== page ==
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Gordo on the NHL: Maroon rallies Blues fans against Avalanche

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Rangers Lightning Hockey

Tampa Bay Lightning left wing Pat Maroon (14) passes the puck by New York Rangers defenseman Braden Schneider (45) during the second period in Game 6 of the NHL hockey Stanley Cup playoffs Eastern Conference finals, Saturday, June 11, 2022, in Tampa, Fla.

Blues fans have many reasons to cheer on the Tampa Bay Lightning as they battle the Colorado Avalanche for the Stanley Cup while trying to cement their standing as a unique modern day NHL dynasty.

Hometown hero Pat Maroon is gunning for his fourth Cup ring, which is astounding. That he remains one of the true good guys in sports only makes it easier to rally behind the Pride of Oakville.

"One (Cup) seems crazy to me," Maroon said. "Just to be a part of one is remarkable. There are guys that go years and play in the NHL 10, 12 years and don't even get to the Stanley Cup Final let alone get to the conference final. It's the hardest trophy to win in all sports, and to just win one is remarkable and crazy to me.”

Maroon has not turned his back on the STL since signing with the Lightning as a free agent. He demonstrated his allegiance by taking another shot at land-hoarding recluse Stan Kroenke for moving his Rams to SoCal – thus reminding Blues fans of another reason to cheer on Tampa Bay.

“I hate Stan Kroenke,” Maroon told the Pat McAfee Show. “I can't stand that guy because he took the Rams from St. Louis.”

Kroenke doesn’t own the Avalanche directly, or so says the franchise’s documentation. The NFL doesn’t allow cross-ownership, but in Stan’s case Roger Goodell looked the other way on the ‘Lanche’s paper transfer to Ann Kroenke – whose inherited Walmart fortune launched Stan’s business career -- after he gained full control of the Rams.

“The fans are truly passionate in St. Louis,” Maroon said. “I just can’t stand that guy for taking (the Rams) out of there.”

Beyond the Maroon and Kroenke angles, Blues fans are still motivated to boo the Avalanche over Nazem Kadri’s Bowling for Binnington maneuver which changed the course of the second-round series between the Blues and Avalanche.

Kadri crashed the net, creating a three-player with Blues defenseman Calle Rosen and goaltender Jordan Binnington. That play knocked the red-hot Binnington out of the series with a knee sprain and thrust back-up Ville Husso in way over his competitive head.

Also, Lightning coach Jon Cooper launched his career as a successful junior hockey coach with the late, great St. Louis Bandits. One of his team leaders was the aforementioned Maroon, who pumped in 40 goals for that Junior A team.

Cooper is another of the NHL’s good guys. Then again, so is classy Avalanche coach Jared Bednar – and can anybody think of anything bad to say about Colorado stars Nathan MacKinnon, Cale Makar, Gabriel Landeskog and Mikko Rantanen?

But you have to pick sides in these things.

The Avalanche are formidable and they have the home-ice advantage. But the Lightning have a big edge in goal with Andrei Vasilevskiy and the team is getting injured No. 2 center Brayden Point at some point in the series.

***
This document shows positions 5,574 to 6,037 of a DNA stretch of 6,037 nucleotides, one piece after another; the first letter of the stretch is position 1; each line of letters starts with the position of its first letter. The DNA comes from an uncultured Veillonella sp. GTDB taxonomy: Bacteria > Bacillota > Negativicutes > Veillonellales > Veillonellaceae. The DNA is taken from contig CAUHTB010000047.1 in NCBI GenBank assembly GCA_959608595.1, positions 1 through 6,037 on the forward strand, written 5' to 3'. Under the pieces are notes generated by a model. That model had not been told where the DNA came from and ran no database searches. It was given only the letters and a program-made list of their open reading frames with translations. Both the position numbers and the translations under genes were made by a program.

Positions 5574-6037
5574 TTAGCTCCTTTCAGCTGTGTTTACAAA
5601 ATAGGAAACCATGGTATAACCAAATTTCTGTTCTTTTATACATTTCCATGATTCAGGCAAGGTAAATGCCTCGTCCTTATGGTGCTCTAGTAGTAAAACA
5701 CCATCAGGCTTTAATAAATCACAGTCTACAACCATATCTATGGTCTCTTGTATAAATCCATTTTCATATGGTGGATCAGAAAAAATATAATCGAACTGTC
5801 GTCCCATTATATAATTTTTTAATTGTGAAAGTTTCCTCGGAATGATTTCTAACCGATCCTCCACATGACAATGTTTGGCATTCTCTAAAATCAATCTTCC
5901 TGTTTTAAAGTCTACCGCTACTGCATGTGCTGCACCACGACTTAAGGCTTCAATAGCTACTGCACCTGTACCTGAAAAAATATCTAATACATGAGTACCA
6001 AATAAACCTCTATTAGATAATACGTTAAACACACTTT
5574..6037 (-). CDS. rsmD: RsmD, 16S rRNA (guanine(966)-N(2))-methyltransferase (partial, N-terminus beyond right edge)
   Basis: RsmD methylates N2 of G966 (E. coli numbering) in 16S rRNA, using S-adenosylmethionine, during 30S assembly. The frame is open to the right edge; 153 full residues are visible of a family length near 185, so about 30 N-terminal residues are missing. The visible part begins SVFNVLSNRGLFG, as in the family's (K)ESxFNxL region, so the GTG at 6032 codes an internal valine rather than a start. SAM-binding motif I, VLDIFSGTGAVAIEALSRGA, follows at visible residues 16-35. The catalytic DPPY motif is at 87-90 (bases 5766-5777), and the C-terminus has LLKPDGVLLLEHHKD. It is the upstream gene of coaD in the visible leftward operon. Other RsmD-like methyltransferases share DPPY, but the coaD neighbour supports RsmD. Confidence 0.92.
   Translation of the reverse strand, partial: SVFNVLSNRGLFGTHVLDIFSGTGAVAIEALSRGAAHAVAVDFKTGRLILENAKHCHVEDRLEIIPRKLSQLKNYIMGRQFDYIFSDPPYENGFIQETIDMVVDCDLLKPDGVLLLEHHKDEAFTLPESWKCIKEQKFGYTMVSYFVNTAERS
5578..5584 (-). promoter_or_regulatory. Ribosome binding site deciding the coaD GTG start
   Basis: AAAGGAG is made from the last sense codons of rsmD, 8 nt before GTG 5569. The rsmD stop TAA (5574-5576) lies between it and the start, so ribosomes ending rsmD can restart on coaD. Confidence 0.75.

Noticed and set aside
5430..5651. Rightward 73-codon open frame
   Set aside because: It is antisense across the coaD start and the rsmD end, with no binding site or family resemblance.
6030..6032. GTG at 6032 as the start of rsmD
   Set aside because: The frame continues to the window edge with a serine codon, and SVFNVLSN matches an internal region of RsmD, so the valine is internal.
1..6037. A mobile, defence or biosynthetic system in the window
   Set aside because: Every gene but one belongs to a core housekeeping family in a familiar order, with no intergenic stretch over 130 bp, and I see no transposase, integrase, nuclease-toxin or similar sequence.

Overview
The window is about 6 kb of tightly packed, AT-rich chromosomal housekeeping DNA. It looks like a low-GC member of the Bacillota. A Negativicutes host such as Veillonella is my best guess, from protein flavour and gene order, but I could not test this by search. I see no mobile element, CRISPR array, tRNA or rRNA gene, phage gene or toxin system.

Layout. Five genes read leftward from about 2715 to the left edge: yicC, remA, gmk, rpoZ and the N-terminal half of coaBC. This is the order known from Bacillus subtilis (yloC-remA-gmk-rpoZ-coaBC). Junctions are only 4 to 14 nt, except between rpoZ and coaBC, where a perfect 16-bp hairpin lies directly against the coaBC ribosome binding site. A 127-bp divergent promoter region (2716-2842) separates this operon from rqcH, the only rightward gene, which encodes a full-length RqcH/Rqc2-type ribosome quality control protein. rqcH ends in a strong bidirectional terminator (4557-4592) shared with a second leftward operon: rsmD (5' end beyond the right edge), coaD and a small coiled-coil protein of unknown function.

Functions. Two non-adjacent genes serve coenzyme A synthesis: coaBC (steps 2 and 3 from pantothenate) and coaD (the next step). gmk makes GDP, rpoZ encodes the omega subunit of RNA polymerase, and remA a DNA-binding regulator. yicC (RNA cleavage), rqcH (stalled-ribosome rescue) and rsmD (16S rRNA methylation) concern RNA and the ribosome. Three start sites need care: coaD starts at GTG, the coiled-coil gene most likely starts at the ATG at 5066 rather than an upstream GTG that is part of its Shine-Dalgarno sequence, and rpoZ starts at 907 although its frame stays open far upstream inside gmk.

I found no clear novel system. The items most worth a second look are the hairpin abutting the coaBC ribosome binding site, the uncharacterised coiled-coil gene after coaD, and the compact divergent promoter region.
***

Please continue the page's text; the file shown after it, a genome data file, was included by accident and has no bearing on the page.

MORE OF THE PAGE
And until somebody actually knocks the Lightning out of the playoffs, how can you really pick against them? The Bolts looked like a machine as they closed out the New York Rangers.

AROUND THE RINKS

Cashiered Boston Bruins coach Bruce Cassidy wasn’t unemployed long. He quickly landed with the Vegas Golden Knights in what should be a good fit. Cassidy can get the most out of high-end players and that’s exactly what the star-driven Golden Knights need.

Cassidy also enforces solid defensive structure. One of the knocks on him in Boston was his not-so-nurturing handling of young players, but that is not an issue with the win-now Golden Knights.

NHL insider Kevin Weekes says the Philadelphia Flyers offered their heading coaching job to John Tortorella. That hiring would make lot sof sense, since the Flyers remain in win-now mode when the more prudent course would be a full rebuild. That team is stuck with some overpaid, underproductive veterans and taskmaster Torts could prod more production from them. And the Philly media would love him.

A number of teams are looking to get bigger and more rugged up front. That’s why the rebuilding Montreal Canadiens should listen to trade offers for winger Josh Anderson, who will carry a $5.5 million salary cap hit for the next five years.

In the face of hopeful speculation that the Calgary Flames have already signed Johnny Gaudreau to a contract extension to keep him out of free agency, agent Lewis Gross insisted that there is no deal in place. The Flames would be hard-pressed to lock in both Gaudreau and Matthew Tkachuk for the long haul, so Tkachuk-coveting Blues fans are following the situation.

Netminder Mikko Koskinen has signed to play in Europe and 900-year-old Mike Smith is at least pondering retirement. That would leave Stuart Skinner as the nominal No. 1 goaltender in Edmonton – and that’s why experts have connected the Oilers to potential Blues free agent Ville Husso.

Elsewhere on the goaltending front, John Gibson’s camp is trying to quell speculation that he wants out of Anaheim. The Ducks are just about to turn the corner on their rebuild and the Gibson may finally see some light at the end of the tunnel. He can certainly afford the Orange County lifestyle, so he may be in no hurry to leave the sunshine.

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